Pinkney, Andrea Davis, and Evans, Shane (illus.). The Red Pencil
September 16th 2014
by Little, Brown Books for Young Readers
E ARC from Edelweiss Above the Treeline
Amira, her disabled younger sister Leila, and her father and mother have a fairly prosperous life in Darfur in 2003. They have a patch of ground with a garden, and a goat that has a kid. Amira is envious of her best friend, Halima, who leaves their village to go to the Gad Primary School. It is expensive to go, but what is holding Amira back is her mother's opinion that girls do not need to know anything but how to take care of a household. When the Jangaweed arrive and attack the town, Amira's father is killed. She and her remaining family escape with Old Anwar, a neighbor. They eventually come to the large relocation camp at Kalma. The deprivation is horrendous, and the family doesn't know what to do. Amira, however, still has her dream of attending school, and is thrilled when she is given a red pencil and a pad of paper by an aid worker. She loves to draw, and knowing that her father wanted her to learn inspires Amira to find ways to educate herself despite her circumstances.
Strengths: The genocide in Darfur is certainly something about which we need a lot more information, and Pinkney does a great job of making this middle grade appropriate. Readers will connect with Amira and start to understand how difficult life can be in other parts of the world. The pictures and short length will entice many reluctant readers.
Weaknesses: I would have liked to see much more factual information about conditions and much less poetic musing. Because there is so little on this topic out there, I wish this had been in prose instead of in verse. For example, more information about the Janjaweed and why they were attacking villages would have been valuable, but since it is from Amira's point of view and she doesn't quite understand events, we don't get complete information.
LaMarche, Una. Like No Other.
July 24th 2014 by Razorbill
Devorah has always adhered closely to the behavioral expectations of her strict Hasidic family, but when her sister has a baby at 18, she starts to question whether this path will make her happy. To further complicate matters, when she is in the hospital with her sister during a storm, she gets stuck in the elevator with Jaxon, a geeky boy of West Indian descent to whom she finds she has an attraction and who lives in her neighborhood, albeit on "the other side". Since she is not allowed to talk to boys, much less date, Devorah finds ways to meet Jaxon, and the two fall in love and make plans to go away together for a weekend. When her family finds out, they send her away to be talked to by a rabbi, and her family starts arranging her marriage. Eventually, Devorah realizes that things will not work out with Jaxon but meeting him still has changed her and her plans for the future.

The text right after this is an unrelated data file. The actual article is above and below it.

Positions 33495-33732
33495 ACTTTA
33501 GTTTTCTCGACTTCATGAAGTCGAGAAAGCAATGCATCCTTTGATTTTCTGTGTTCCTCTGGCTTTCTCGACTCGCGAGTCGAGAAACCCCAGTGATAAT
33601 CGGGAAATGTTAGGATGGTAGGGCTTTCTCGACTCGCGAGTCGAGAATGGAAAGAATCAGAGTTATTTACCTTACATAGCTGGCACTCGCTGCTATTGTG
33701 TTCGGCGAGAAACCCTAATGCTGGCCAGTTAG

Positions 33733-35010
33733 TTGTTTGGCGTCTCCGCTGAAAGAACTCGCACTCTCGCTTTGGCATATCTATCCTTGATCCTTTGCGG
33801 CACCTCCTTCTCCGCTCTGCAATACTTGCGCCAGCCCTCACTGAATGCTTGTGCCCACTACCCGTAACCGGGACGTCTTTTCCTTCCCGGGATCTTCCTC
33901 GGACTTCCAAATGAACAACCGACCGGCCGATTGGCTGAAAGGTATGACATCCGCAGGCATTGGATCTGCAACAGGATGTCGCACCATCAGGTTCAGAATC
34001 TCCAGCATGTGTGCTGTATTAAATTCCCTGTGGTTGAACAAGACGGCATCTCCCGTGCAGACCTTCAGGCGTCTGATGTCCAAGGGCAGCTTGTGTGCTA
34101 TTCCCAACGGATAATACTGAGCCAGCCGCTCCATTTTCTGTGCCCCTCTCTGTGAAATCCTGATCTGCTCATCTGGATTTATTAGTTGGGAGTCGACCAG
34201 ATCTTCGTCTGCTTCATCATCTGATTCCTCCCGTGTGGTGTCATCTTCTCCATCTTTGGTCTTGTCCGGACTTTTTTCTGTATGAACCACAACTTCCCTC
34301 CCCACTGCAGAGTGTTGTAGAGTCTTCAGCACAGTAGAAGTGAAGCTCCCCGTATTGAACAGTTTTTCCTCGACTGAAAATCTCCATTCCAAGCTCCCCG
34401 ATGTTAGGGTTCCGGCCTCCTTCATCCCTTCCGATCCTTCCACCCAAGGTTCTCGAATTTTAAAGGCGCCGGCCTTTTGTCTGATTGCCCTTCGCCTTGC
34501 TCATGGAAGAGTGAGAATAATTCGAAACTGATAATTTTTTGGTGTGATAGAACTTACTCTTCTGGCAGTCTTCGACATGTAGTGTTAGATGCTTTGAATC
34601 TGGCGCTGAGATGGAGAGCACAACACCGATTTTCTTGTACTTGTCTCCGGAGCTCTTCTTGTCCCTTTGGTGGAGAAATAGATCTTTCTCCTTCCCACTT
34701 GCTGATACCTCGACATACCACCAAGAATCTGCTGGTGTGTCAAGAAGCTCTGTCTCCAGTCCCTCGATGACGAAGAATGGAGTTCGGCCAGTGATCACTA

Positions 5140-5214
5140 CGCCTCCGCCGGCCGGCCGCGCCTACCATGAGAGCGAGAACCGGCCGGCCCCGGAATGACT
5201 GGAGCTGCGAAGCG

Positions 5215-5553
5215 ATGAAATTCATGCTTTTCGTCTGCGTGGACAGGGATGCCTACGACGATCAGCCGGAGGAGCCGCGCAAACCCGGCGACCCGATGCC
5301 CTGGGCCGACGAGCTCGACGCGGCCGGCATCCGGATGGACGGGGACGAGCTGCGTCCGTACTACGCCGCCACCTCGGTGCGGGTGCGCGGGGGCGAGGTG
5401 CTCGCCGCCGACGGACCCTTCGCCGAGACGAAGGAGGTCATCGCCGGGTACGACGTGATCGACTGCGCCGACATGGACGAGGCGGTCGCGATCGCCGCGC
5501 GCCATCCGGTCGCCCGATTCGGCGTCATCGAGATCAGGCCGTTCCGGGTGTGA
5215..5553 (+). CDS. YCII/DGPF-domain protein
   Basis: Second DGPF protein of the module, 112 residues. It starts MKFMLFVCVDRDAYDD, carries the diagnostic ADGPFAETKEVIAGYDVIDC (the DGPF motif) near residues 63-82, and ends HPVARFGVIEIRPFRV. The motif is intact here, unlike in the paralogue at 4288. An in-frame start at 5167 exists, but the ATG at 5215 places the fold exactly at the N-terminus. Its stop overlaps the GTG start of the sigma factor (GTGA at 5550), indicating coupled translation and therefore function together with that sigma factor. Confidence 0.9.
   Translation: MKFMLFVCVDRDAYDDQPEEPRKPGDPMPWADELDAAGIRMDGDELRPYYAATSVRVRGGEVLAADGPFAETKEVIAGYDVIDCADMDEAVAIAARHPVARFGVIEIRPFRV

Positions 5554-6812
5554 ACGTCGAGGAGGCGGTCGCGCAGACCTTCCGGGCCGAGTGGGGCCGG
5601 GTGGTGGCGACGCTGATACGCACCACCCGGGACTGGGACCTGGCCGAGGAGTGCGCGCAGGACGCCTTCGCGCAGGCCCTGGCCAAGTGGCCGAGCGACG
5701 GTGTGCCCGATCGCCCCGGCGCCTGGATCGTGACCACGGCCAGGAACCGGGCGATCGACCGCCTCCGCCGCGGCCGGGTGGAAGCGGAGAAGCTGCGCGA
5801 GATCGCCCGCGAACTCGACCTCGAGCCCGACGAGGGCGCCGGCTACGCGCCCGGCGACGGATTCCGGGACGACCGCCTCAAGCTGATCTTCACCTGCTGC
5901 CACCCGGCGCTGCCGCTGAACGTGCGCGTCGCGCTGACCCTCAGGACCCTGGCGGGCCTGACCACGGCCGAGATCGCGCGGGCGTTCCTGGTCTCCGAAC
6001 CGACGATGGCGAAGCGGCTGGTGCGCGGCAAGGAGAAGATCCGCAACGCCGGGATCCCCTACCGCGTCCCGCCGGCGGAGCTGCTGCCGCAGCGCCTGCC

Strengths: This was a tremendously interesting book, and one that should get all the attention that The Fault in Our Stars and If I Stay are currently getting! Much more positive message as well! The portrayal of Devorah as someone who loves her family deeply but for whom the strictures of her culture are no longer working is deftly handled, and the portrayal of one family of Hasidic culture is something that many readers will not know anything about. (And I read conflicting opinions as to whether or not the portrayal is accurate. Let's go with: it is a portrayal of one family and their interpretation of the culture.)
Weaknesses: NOT a middle grade book, due to a few scenes and some language, as well as a general tone of introspection that doesn't work well for most middle school students. Definitely would buy for a high school library, though! I thought that Jaxon could have been a bit more developed (and a bit less annoying) as a character (since alternating chapters are from his viewpoint), and a glossary would have been nice.